Editor's note: We're taking steps to get you ready for every one of Alabama's regular season opponents. Every Friday we'll go through each week of the schedule, starting with the season-opener against West Virginia and closing with the finale against Auburn.
2013 overall record: 10-3
2013 SEC record: 5-3, third in the Western Division
Record all time against Alabama: 25-48-5
Last meeting: Lost 38-17 in 2013
Offense: 5; Defense: 7; Kicker/punter: 2
QB Zach Mettenberger, WR Jarvis Landry, WR Odell Beckham Jr., OL Trai Turner, S Craig Loston, RB Jeremy Hill, LB Lamin Barrow, DL Anthony Johnson, FB J.C. Copeland, DL Ego Ferguson
2013 statistical leaders (* returners)
Rushing: Jeremy Hill (1,401 yards)
Passing: Zach Mettenberger (3,082 yards, 22 TD, 8 INT)
Receiving: Jarvis Landry (1,193 yards)
Tackles: Lamin Barrow (91)
Sacks: Jamauria Rasco* (4)
Interceptions: Jalen Mills*, Craig Loston (3)
What they're saying:
“We're going to let competition play out. We think we'll have a guy — or two — who can compete at a very high level. I think we'll be fine. Anthony Jennings will continue to improve, and Brandon Harris is coming in, and in a position to compete for the job,” said LSU coach Les Miles.
Three things to watch:
1. Another QB battle: The good news for LSU fans is that Les Miles has been through plenty of quarterback competitions before in his nine seasons in Baton Rouge. Another source of comfort is that Miles has a couple of options to choose from. Anthony Jennings, who got his feet wet as a freshman last year against Arkansas before starting against Iowa in the Outback Bowl, should have a good handle on the offense by now. If he falters, Brandon Harris, a true freshman who enrolled in January, could put himself in position to steal the starting job. Harris, the No. 2 ranked dual-threat quarterback in the country, according to ESPN, could bring an added dimension to the offense scrambling and picking up yards with his feet.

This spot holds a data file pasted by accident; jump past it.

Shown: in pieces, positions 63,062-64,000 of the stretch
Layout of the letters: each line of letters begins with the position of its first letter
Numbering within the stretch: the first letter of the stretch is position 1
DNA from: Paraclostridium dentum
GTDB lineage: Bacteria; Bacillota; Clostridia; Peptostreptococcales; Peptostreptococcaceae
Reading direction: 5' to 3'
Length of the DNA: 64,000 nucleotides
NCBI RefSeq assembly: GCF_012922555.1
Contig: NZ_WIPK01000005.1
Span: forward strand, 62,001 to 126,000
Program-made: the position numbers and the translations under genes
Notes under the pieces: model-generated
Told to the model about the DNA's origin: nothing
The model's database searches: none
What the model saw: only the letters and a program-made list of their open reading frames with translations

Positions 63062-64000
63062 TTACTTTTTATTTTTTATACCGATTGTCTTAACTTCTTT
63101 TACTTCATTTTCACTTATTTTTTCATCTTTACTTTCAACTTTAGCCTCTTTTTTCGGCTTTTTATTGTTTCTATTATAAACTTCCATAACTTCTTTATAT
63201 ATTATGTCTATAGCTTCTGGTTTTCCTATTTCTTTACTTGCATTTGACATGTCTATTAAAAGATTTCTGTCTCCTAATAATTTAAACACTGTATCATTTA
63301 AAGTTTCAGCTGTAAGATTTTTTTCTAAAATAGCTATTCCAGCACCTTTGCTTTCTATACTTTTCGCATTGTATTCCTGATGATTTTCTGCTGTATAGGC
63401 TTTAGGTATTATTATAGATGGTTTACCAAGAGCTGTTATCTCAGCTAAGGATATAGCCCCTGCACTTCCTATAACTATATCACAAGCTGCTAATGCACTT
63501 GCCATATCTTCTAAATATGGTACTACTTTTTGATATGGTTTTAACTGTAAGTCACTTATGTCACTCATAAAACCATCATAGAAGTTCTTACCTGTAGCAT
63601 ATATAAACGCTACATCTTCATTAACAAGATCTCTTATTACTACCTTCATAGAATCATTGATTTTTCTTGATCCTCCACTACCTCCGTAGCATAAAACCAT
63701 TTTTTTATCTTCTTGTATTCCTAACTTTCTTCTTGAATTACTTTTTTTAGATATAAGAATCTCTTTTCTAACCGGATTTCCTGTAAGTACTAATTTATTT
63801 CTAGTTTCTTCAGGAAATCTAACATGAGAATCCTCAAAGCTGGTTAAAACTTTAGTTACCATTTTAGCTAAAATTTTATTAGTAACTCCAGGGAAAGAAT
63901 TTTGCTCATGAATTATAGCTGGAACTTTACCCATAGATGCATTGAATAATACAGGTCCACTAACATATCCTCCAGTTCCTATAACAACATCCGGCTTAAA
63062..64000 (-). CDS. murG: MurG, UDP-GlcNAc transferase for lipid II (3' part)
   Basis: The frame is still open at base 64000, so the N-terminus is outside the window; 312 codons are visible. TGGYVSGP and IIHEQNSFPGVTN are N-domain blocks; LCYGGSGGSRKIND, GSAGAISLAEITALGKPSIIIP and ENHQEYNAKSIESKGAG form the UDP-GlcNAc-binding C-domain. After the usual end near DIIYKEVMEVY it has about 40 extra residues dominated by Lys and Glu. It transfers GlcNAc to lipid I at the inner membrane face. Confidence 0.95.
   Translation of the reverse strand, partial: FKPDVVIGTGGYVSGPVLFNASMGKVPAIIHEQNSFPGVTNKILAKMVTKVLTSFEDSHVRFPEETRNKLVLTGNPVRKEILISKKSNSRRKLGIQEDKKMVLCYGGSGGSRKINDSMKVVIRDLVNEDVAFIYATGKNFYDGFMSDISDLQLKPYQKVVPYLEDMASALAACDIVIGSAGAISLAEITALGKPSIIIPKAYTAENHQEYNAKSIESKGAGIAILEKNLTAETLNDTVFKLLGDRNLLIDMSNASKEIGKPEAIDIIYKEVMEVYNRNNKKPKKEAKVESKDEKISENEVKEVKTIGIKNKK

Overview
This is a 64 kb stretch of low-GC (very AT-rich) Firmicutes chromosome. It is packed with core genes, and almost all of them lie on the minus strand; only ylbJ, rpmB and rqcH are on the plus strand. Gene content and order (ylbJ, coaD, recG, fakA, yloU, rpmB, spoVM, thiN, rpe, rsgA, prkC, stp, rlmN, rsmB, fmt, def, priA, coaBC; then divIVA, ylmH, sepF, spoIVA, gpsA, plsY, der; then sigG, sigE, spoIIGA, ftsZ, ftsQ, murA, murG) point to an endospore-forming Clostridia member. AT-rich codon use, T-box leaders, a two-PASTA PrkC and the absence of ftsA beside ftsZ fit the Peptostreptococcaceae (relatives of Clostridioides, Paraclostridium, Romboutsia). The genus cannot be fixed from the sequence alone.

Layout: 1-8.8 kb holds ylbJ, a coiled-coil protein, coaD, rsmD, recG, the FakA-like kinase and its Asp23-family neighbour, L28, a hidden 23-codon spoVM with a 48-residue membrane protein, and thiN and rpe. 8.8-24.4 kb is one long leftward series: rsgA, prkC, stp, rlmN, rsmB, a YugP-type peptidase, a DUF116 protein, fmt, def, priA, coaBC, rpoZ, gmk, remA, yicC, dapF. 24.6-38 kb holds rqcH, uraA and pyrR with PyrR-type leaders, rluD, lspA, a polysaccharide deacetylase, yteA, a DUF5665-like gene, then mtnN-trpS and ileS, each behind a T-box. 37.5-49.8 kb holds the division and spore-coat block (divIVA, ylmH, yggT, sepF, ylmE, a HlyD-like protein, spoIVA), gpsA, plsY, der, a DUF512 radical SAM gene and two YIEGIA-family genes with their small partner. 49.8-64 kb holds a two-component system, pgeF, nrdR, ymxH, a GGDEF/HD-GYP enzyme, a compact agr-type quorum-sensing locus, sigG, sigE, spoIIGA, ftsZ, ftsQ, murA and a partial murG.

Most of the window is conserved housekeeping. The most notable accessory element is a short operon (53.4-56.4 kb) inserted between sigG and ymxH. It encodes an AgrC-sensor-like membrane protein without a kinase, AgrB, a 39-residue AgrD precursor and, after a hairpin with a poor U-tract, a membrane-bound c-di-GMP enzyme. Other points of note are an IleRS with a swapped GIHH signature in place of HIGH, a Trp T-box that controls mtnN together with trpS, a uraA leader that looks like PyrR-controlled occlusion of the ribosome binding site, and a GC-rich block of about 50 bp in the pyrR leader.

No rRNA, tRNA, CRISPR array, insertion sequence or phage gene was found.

2. Early impact expectations: There's no grace period for LSU's 2014 signing class. With so many impact players gone from a season ago, expectations are that a bunch of true freshmen will play right away. The two most obvious rookies likely to get the nod are Leonard Fournette and Malachi Dupree. Fournette, the unanimous No. 1 overall recruit in the country, is as talented a running back as we've seen coming out of high school since Adrian Peterson in 2004. If he can grasp the playbook, he could take significant reps from Day 1. The same could be said of Dupree, a five-star prospect and the No. 1 receiver in his class. With Jarvis Landry and Odell Beckham Jr. both gone, it's a wide open race at the top of the depth chart, one the 6-foot-3, 187-pound rookie could win.
3. A return to form: Last season, LSU's defense ranked 15th in the country in yards per game. But don't let that seemingly solid finish fool you. That wasn't the kind of defense we've become accustomed to under coordinator John Chavis. The defensive line wasn't as dominant and harassing as we've come to expect, and the secondary lacked the playmakers of years past. Some of that was a result of inexperience, and some of that was the result of a league packed with talented, veteran quarterbacks. This year will be different. AJ McCarron & Co. are gone from under center, and LSU has some pieces at cornerback (Tre'Davious White, Rashard Robinson) that have coaches excited. If Jalen Mills can stay on the field, the secondary could be a real strength. Meanwhile, the defensive line looks to be in good shape with Jamauria Rasco anchoring a promising group of pass-rushers that includes Danielle Hunter and Tashawn Bower.